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I'm running Windows Server 2008 R2 and converted physical disks to dynamic disks and combined them to a spanned volume. Yesterday, one disk started throwing S.M.A.R.T Errors, so I decided to get a new disk to replace it.

Now, I installed it to my system, converted it to a dynamic disk and made it part of the spanned volume. My Question is: How can I remove the old disk from the spanned volume, without losing data?

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I hate to say it but this would have been a great time to ask what a spanned volume did before configuring the new disk as part of one. –  RobM Mar 23 '11 at 11:48
    
You mean, if the disk just fails from one to another second? I'd then say, all data on that disk is lost. You have to add a new disk to the spanned volume and restore the backup. I never tested it, but that would be my scenario in that case. –  Kuckucksei Mar 23 '11 at 12:43
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Seriously, you need to stop and go and read up on what a spanned volume is. You clearly didn't understand it when you chose that option and you clearly don't understand it now. A spanned volume is a partition that has been "stretched" across two disks. If either one of those disks fails then ALL data on the partition, that is data from the spanned volume regardless of what disk they are on, is lost... –  RobM Mar 23 '11 at 13:53
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There is nothing safe about a spanned volume. You use it because you're desperate to extend space on a disk any way you possibly can and to hell with the consequences (or you're doing something very clever with hardware RAID and even then I'd frankly still be reluctant), not because its a great idea. –  RobM Mar 23 '11 at 14:18
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I think the problem here is a fundamental misunderstanding of how a spanned volume works. When you span volumes in Windows, you're simply combining hard drives' space to make one big storage area. Bits A, B, and C are on HD1, and bits D, E, and F are on HD2. If you remove HD1, then bits A-C are simply gone. There is no redundancy built in, and HD2 has no way to magically recognize that you're missing bits A-C. –  Hyppy Mar 23 '11 at 14:38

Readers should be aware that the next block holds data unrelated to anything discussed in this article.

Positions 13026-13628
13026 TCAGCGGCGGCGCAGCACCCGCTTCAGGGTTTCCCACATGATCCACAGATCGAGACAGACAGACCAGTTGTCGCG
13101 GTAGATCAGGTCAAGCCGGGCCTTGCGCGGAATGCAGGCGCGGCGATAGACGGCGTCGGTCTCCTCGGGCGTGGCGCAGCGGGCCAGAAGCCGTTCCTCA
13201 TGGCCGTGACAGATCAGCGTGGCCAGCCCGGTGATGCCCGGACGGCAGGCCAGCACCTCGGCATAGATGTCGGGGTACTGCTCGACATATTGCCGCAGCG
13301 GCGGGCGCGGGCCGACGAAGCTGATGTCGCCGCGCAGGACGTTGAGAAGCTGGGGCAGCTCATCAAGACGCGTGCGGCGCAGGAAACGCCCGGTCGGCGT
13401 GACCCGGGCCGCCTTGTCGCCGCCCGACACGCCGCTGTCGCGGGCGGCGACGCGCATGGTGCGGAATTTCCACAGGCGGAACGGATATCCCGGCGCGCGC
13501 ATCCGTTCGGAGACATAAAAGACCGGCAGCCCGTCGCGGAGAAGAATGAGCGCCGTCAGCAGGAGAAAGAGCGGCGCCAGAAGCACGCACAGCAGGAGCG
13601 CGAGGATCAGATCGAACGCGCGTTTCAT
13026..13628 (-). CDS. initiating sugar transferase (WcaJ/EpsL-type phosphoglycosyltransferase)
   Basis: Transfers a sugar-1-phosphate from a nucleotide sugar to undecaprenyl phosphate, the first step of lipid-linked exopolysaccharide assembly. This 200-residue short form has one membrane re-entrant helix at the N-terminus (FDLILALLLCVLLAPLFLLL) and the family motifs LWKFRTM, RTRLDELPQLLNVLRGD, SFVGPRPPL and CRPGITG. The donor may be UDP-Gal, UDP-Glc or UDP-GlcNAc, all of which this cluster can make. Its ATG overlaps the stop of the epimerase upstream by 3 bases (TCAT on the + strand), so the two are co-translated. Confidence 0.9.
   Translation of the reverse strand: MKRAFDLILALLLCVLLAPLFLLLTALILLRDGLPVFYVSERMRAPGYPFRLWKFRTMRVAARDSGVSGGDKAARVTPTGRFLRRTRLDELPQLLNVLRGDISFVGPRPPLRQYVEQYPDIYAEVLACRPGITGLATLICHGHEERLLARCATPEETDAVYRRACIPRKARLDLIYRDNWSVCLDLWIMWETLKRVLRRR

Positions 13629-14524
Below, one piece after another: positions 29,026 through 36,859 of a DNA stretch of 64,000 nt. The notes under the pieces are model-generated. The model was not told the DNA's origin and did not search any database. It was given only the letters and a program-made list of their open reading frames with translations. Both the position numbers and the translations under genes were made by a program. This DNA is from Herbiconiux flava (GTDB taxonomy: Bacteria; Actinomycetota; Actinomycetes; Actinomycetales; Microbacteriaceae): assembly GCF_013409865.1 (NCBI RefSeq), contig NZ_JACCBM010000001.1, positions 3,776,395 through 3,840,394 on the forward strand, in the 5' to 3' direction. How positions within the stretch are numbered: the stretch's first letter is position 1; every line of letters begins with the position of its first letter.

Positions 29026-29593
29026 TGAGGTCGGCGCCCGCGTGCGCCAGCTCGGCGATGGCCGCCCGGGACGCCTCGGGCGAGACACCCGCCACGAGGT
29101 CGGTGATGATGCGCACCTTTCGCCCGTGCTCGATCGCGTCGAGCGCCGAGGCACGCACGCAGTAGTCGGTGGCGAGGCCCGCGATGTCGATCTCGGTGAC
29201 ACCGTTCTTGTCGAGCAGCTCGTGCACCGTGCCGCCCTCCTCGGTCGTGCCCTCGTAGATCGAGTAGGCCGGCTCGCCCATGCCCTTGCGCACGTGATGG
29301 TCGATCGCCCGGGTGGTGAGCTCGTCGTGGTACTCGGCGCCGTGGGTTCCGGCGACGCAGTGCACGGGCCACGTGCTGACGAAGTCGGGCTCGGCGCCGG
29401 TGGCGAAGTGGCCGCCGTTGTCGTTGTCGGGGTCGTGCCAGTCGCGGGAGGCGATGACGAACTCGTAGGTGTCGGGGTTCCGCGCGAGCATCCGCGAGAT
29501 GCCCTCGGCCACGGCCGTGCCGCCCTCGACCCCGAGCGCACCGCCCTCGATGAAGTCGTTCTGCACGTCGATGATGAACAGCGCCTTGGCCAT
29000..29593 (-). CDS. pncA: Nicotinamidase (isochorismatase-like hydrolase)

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2 Answers

up vote 5 down vote accepted

So it's just a plain old spanned, non-RAID-protected, volume right?

If, well you'll have to backup the entire volume, replace the disk, rebuild a blank new spanned volume and restore your data.

Essentially you have no easy way to do this, consider using some from RAID other than spanning's effectively R0 setup.

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I could restore the latest backup, but it's not really elegant. I mean the process for safely removing a disk can't be very complicated. It has just to move all files from the old disk to the other disks in the volume... –  Kuckucksei Mar 23 '11 at 12:37
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What's not elegant? Restoring the latest backup? Why does it need to be elegant? I don't expect my backups and restores to be elegant, but I do expect them to work and I test them to verify that they do. –  joeqwerty Mar 23 '11 at 12:54
    
I just thought there is an elegant way to do it. Because the process doesn't seem to be complicated. Don't get me wrong: It's OK for me to just restore the backup. –  Kuckucksei Mar 23 '11 at 13:05
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Actually, for those interested in an answer besides "don't": I found this: http://richardbenson.co.uk/2008/10/removing-a-drive-from-a-spanne/

This seems to be the general method:

  • Make sure there is enough free space to be able to remove one of the disks.
  • Defrag the disk using jkdefrag to move all data to the start of the volume.
  • Remove any crap that the defragging didn't, manually.
  • Use the disk manager to "shrink" the spanned volume.
  • Rebuild the partition table on the disk that has been shrunk out.
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